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Why is a small study a problem?
When reading an article, we often wonder whether the study was large enough. If a study does not find a statistically significant effect (eg, at p<0.05), it may be because the study was too small or because there actually is no true effect. You should check whether the confidence intervals (CIs) show that the data are consistent with the effect being clinically important, even though the effect was not “statistically significant.”
How can we tell whether the study was too small?
The CI quantifies the error, and thus the uncertainty, associated with the use of study results to draw inferences about wider population values: the upper and lower limits give us the plausible range of population values. If the CI is very wide, then there is little certainty that the study result is a good estimate and the study is likely to have been too small. However, if the CI does not cross the value of clinical significance, then the data are not consistent with a clinically important effect, no matter how large or small the study, how wide or narrow the CI, and how statistically significant the effect. Since studies sometimes do not report a CI, it is helpful to have an approximate idea of the size requirements of different types of studies.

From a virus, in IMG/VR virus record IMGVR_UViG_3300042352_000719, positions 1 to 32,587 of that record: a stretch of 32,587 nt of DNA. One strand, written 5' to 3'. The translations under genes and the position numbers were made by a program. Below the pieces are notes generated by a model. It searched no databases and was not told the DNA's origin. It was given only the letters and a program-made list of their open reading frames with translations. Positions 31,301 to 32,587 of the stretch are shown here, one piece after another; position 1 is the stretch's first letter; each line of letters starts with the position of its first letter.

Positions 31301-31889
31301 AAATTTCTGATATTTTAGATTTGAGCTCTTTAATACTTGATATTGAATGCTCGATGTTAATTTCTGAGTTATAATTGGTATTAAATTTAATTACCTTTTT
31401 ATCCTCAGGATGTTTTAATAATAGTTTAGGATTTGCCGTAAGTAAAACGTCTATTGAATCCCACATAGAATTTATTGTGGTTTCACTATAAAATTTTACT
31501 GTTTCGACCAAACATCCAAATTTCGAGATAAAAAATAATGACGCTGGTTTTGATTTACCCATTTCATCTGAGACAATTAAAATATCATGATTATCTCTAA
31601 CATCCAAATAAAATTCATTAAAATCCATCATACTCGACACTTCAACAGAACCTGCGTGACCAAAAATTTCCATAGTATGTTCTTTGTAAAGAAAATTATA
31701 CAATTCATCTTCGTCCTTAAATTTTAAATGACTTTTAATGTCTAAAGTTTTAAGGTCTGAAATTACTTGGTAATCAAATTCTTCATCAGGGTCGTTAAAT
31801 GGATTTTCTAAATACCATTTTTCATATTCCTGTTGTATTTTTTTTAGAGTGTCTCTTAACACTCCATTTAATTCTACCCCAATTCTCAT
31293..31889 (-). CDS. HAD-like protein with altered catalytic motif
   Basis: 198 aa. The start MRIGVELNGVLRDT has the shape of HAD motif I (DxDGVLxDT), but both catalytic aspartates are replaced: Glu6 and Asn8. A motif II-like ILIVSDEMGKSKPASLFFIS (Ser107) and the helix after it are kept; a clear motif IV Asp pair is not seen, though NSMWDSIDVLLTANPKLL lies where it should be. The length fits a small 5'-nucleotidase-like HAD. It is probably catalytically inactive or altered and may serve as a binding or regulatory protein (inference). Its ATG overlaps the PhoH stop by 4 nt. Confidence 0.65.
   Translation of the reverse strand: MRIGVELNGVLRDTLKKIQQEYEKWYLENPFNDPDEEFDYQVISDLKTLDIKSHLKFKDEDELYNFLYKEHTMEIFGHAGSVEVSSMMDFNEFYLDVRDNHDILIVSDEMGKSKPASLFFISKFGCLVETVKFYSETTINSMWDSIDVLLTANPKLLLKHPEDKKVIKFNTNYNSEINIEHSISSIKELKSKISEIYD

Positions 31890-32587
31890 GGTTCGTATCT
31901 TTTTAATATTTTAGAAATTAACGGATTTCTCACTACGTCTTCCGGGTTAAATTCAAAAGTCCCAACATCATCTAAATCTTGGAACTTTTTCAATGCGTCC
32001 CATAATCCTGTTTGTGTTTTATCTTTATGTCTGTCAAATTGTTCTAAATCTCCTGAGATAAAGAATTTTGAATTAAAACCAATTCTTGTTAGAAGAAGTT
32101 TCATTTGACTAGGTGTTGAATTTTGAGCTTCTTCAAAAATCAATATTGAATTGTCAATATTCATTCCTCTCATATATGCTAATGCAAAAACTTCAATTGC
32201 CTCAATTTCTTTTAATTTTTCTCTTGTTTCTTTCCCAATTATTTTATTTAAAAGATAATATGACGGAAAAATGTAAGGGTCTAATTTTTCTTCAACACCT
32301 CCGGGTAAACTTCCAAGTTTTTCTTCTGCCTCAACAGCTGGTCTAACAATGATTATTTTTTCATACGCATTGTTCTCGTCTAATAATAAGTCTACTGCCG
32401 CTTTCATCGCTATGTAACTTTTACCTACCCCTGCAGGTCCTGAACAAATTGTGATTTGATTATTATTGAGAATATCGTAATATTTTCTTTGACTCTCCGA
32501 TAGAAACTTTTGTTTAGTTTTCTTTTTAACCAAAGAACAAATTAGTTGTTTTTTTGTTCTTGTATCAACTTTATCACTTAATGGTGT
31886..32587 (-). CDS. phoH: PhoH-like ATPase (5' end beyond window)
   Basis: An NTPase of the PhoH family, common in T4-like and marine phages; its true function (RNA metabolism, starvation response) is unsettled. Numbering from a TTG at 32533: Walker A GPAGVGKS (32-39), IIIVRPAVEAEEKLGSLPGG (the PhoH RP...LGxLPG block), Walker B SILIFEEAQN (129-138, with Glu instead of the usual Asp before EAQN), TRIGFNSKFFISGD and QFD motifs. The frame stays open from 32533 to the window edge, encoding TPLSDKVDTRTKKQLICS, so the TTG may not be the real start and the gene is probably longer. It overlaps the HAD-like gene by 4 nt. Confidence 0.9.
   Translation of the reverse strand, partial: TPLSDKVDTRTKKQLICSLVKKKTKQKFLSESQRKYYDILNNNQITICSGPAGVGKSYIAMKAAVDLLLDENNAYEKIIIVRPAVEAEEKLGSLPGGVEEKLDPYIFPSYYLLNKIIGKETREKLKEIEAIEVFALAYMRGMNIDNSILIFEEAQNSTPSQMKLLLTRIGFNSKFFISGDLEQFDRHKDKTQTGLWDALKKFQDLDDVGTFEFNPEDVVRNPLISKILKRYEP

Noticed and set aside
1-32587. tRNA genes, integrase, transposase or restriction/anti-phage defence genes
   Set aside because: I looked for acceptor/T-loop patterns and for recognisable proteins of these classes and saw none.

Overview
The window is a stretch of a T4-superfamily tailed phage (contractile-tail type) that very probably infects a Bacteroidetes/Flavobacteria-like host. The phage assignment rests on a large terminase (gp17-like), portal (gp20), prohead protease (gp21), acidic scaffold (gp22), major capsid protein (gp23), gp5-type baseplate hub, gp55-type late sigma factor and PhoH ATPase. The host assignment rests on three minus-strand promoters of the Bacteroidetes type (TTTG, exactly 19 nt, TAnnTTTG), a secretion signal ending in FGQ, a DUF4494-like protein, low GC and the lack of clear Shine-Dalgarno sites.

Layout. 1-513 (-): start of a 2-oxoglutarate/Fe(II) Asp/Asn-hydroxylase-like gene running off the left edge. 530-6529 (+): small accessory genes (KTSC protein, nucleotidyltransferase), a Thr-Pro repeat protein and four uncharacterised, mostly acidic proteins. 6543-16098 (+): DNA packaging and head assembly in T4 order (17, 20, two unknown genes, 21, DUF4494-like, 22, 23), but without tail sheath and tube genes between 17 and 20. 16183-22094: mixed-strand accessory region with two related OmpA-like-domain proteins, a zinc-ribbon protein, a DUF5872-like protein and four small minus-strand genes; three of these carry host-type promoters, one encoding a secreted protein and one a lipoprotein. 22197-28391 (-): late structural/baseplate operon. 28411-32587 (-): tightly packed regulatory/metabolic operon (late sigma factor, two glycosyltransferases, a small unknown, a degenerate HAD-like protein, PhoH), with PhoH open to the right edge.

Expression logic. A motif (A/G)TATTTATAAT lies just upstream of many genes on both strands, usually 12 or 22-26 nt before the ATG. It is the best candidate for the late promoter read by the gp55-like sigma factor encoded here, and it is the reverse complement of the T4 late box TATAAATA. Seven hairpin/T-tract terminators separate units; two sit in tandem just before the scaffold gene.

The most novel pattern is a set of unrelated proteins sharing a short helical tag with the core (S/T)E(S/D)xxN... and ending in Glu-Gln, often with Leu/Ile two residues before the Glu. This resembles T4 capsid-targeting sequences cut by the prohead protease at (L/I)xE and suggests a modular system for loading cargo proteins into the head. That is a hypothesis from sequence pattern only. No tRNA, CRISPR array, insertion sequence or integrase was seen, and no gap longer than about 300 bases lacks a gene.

Sample size and confidence intervals
The larger a study, the smaller the random error (quantified by the standard error [SE]), …
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